Earth Charter back in the Peace Palace ten years later

June 11, 2010
Press Release

The Hague ‐ On Tuesday 29 June 2010, an international event will be held in the Peace Palace in The Hague to mark the 10th anniversary of the Earth Charter. Her Majesty Queen Beatrix of The Netherlands will be present, just as she was on 29 June 2000 for the official launch of this highly influential document setting out values and principles for the world.

The event will be hosted on behalf of organisers Earth Charter International and NCDO by Dutch Minister of State Ruud Lubbers in his capacity as Commissioner of the Earth Charter Initiative. The various parties involved in the Earth Charter will discuss its future role with third‐party experts, representatives of the business community and young people. A worldwide campaign under the motto ‘It starts with one’ has been organized this year to mark the anniversary.

Sustainable future

Against the background of the central anniversary theme ‘Dialogue, Collaboration and Action for a Sustainable Future’, this event in The Netherlands will focus in particular on the promotion of corporate social responsibility and on innovation and international collaboration using new media. Prominent international figures such as Karen Armstrong, Leonardo Boff, Yolande Kakabadse, Oscar Motomura and Pauline Tangiora will all make a contribution to the plenary meeting. Dutch men and women such as Sylvia Borren, Pieter Broertjes (invited), Ton Dietz, Jos van Gennip, Herman Mulder, Jan Pronk, Awraham Soetendorp, Naema Tahir and Herman Wijffels will either be the moderators of a range of themed workshops or will be giving a presentation.

Attending the event online

The meeting will be streamed around the world live online and viewers in other countries will be able to participate online by text message. The Dutch monthly magazine about international collaboration and development ‘IS’ will include a special supplement about ten years of the Earth Charter in the forthcoming July edition.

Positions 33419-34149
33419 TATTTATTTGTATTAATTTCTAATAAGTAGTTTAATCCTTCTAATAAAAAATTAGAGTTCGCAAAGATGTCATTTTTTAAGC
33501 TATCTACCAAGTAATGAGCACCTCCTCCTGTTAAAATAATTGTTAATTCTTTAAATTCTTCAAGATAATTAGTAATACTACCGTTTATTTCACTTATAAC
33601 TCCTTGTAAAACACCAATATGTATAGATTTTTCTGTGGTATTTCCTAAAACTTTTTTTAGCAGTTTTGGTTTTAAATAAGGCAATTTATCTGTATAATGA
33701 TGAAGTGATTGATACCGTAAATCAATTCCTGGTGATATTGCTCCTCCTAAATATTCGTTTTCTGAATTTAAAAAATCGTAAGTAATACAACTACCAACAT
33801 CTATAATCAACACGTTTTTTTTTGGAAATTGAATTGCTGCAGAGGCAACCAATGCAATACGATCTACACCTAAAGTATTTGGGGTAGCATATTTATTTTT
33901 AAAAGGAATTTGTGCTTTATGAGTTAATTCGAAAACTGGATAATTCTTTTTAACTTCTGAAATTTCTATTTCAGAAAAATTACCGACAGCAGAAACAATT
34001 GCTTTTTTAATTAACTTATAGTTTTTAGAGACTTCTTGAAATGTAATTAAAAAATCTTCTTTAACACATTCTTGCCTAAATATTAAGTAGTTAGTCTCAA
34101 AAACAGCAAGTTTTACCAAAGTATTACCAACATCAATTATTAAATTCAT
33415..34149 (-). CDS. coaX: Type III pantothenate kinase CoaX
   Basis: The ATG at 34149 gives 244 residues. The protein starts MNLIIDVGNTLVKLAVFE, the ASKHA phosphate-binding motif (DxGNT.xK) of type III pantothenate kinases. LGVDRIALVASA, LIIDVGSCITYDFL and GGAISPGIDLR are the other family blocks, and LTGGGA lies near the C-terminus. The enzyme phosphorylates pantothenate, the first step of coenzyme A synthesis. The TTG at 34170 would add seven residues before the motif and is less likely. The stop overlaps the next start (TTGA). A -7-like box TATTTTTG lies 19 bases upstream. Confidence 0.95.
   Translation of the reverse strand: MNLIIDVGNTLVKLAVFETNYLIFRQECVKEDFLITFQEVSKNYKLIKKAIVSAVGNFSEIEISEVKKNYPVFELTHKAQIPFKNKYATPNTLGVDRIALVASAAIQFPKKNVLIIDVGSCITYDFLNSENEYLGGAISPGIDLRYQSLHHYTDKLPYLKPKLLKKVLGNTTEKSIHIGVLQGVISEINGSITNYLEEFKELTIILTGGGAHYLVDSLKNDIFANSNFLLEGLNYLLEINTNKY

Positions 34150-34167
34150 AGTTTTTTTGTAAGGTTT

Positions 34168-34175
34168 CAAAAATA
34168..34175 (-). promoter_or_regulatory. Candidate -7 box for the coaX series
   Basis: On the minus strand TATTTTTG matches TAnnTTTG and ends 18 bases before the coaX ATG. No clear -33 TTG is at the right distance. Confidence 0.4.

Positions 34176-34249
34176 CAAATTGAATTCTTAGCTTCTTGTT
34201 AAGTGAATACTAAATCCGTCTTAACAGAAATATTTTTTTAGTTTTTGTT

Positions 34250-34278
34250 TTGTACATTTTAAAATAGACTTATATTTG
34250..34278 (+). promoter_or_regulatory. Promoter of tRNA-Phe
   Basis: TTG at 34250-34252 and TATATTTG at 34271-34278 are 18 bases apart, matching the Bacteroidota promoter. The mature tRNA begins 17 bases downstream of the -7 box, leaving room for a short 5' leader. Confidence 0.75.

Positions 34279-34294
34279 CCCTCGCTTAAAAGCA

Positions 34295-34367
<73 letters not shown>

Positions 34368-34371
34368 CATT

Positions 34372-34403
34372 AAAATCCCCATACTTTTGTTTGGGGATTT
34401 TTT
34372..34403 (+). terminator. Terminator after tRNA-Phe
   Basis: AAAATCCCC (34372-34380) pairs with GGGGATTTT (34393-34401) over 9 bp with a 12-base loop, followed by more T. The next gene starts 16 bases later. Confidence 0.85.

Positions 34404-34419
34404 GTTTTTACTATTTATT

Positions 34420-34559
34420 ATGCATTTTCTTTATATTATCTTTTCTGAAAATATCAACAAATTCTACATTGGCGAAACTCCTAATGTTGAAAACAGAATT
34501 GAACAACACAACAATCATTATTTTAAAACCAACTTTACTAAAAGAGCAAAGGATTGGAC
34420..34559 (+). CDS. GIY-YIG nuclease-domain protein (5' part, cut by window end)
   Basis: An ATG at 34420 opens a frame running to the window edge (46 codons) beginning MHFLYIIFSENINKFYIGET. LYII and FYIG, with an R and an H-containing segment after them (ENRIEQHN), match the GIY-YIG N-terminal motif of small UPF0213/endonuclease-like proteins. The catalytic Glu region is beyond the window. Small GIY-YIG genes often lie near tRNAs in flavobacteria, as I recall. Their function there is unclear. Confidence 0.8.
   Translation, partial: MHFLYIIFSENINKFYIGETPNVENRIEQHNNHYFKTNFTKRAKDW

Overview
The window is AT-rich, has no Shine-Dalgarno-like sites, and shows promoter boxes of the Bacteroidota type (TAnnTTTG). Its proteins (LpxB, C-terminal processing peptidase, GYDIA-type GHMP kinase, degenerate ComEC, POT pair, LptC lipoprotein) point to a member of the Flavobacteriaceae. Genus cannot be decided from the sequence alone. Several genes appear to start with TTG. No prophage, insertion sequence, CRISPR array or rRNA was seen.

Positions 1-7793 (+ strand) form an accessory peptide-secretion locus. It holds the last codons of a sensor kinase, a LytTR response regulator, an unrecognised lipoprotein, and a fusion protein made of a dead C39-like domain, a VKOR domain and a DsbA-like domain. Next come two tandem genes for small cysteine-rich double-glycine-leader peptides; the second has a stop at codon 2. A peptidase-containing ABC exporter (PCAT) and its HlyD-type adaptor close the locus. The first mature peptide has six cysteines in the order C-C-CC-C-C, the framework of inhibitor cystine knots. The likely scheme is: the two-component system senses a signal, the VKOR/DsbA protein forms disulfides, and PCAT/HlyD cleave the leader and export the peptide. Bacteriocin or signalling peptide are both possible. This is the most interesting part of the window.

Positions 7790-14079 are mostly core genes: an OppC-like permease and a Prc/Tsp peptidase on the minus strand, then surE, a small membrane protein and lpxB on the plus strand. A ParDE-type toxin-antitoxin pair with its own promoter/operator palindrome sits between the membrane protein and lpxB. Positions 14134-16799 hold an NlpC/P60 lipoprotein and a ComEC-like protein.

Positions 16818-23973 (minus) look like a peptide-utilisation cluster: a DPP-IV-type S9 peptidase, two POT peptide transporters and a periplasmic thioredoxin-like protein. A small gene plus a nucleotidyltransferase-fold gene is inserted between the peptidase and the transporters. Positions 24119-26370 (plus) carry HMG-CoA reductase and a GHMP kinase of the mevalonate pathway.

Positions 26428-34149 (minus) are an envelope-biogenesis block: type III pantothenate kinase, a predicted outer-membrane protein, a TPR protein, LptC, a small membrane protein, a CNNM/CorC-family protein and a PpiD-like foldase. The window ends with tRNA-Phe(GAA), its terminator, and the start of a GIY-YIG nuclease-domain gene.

Cultural contributions to the meeting will be provided by the Costa Rican Minister of Culture Manuel Obregon on the piano and by Macaco Tamerice from the Italian eco‐society Damanhur with ‘Music of the Plants’.

Due to the focus on the future, children have also been expressly invited to the meeting. Inspired by the Earth Charter, Dutch children from Comenius School in The Hague and school pupils from Uganda will be using household waste items to make the set and figures for a live animation, which will be performed before the Queen and the assembled audience.

Earth Charter a softlaw document

The Earth Charter is a declaration by the Earth’s citizens about global interdependence and universal responsibility which sets out the fundamental principles for establishing a just, sustainable and peaceful world. According to the preamble to the Charter, those principles serve “as a common standard by which the conduct of all individuals, organisations, businesses, governments and transnational institutions is to be guided and assessed”. The Earth Charter is the final result of years of worldwide, intercultural dialogue about common goals and values. The drafting of the Earth Charter was one of the largest collaborative processes ever undertaken to write an international declaration and this is one of the main reasons why the Charter’s ethical guidelines have such broad authority.

Thanks to this legitimacy, an increasing number of international lawyers are recognising that the Earth Charter has the status of a 'soft‐law' document. 'Soft‐law' documents – such as the Universal Declaration of Human Rights – are seen as a moral compass, but they are not legally binding for governments that recognise and adopt them. ‘Soft‐law’ documents often form the basis for 'hard' legislation.